A weird shaped rock provides insights into how our planets formed
In 2019, the New Horizons Space Probe discovered this rock, called Arrokoth, in the outer solar system beyond Neptune.
Our solar system consists of the Sun and eight planets orbiting it (sorry, Pluto is only a dwarf planet). The formation of these planets is thought to be from gradual accumulation (accretion) of dust and gas. During accretion, small pieces of matter called planetesimals form first. Continued accretion of planetesimals eventually leads to the formation of the first planets. However, the mechanism of how these planetesimals led to the formation of the planets in the solar system is still elusive.
Now, scientists are looking at tiny pieces of rocks (less than 100 km wide) beyond Neptune, the last planet of our solar system. In a region called Kuiper Belt, these rocks (one of the larger one being Pluto) have been relatively untouched since the formation of our planets. The New Horizons space probe, after watching the dwarf planet Pluto, recently discovered another of these rocks, a smaller one called Arrakoth.
Arrokoth has a weird shape. It is a “contact-binary”, meaning that it is basically two separate objects that touch each other. Researchers believed that understanding how Arrokoth formed would give clues to how planetesimals accreted into planets.
The researchers used “sophisticated” computer simulations and analysis to analyse how Arrokoth formed. Their analysis indicates that the lobes of this “contact binary” object were once separate bodies that formed close together. They also think that these two bodies orbited each other at low velocity and then gently merged to create the 22-mile long rock.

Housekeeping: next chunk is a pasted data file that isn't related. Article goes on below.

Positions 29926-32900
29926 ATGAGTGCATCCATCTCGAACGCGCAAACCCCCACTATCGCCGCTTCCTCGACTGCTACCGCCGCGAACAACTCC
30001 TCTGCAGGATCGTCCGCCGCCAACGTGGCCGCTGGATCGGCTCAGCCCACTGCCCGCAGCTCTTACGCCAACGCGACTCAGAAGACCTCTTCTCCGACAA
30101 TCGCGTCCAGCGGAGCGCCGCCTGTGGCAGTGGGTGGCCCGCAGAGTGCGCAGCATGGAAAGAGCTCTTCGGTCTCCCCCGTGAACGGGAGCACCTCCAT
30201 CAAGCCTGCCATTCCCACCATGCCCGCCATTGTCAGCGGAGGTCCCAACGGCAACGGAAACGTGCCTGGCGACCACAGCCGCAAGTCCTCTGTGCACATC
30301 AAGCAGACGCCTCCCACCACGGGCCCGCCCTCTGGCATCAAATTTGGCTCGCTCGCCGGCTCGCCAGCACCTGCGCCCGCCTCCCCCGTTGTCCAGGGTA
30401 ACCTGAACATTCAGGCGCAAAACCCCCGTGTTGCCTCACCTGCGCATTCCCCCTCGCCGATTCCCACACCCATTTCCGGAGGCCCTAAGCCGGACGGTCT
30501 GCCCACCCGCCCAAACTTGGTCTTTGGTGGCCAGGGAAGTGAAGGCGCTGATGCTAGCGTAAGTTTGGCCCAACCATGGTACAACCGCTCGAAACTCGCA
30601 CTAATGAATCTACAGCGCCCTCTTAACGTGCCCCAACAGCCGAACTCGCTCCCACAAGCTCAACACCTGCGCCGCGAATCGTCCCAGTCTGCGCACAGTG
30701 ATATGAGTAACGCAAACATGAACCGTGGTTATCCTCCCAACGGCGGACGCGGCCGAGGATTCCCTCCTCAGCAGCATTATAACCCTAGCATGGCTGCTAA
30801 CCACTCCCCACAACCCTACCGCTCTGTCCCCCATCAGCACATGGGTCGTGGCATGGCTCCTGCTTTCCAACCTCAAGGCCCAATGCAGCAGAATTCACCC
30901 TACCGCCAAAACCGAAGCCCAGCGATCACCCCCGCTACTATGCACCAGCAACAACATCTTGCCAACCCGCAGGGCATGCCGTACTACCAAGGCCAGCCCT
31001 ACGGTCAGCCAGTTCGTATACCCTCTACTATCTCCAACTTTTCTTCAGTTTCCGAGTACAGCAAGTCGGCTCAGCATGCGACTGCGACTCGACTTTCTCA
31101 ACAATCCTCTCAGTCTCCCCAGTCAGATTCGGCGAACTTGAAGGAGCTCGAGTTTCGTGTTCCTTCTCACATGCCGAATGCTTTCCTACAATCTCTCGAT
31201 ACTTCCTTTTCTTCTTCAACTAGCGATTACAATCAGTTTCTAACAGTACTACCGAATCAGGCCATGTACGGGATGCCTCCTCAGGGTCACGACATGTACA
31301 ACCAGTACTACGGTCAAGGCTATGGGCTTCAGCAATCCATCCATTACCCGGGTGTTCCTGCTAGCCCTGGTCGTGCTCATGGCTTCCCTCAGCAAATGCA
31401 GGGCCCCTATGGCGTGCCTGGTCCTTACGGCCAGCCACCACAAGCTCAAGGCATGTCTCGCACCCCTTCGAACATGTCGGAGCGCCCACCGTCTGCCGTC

Researchers also pointed out that the colour and composition of the two lobes of Arrokoth are very similar indicating that they had a common origin. The shape of the lobes suggest that the objects were spiralling close to each other and eventually came into contact.
The flattened shapes of each of Arrokoth’s lobes, as well as the remarkably close alignment of their poles and equators, also point to a more orderly merger from a collapse cloud. Further still, Arrokoth’s smooth, lightly cratered surface indicates its face has remained well preserved since the end of the planet formation era.
This indicates Arrokoth formed during the gravity-driven collapse of a cloud of solid particles in the primordial solar nebula, rather than by the competing theory of planetesimal formation called hierarchical accretion. Unlike the high-speed collisions between planetesimals in hierarchical accretion, in particle-cloud collapse, particles merge gently, slowly growing larger.
Results from the work presented in papers discussed in this article give us more insights into how planets, including our earth, may have formed. This understanding is important to debunk theories of “creation” which have no evidence whatsoever. Today, we have some clues as to how rocks, untouched since the formation of the planets, were formed. This brings us a step closer in our never-ending endeavour to understand the origin of our cosmos.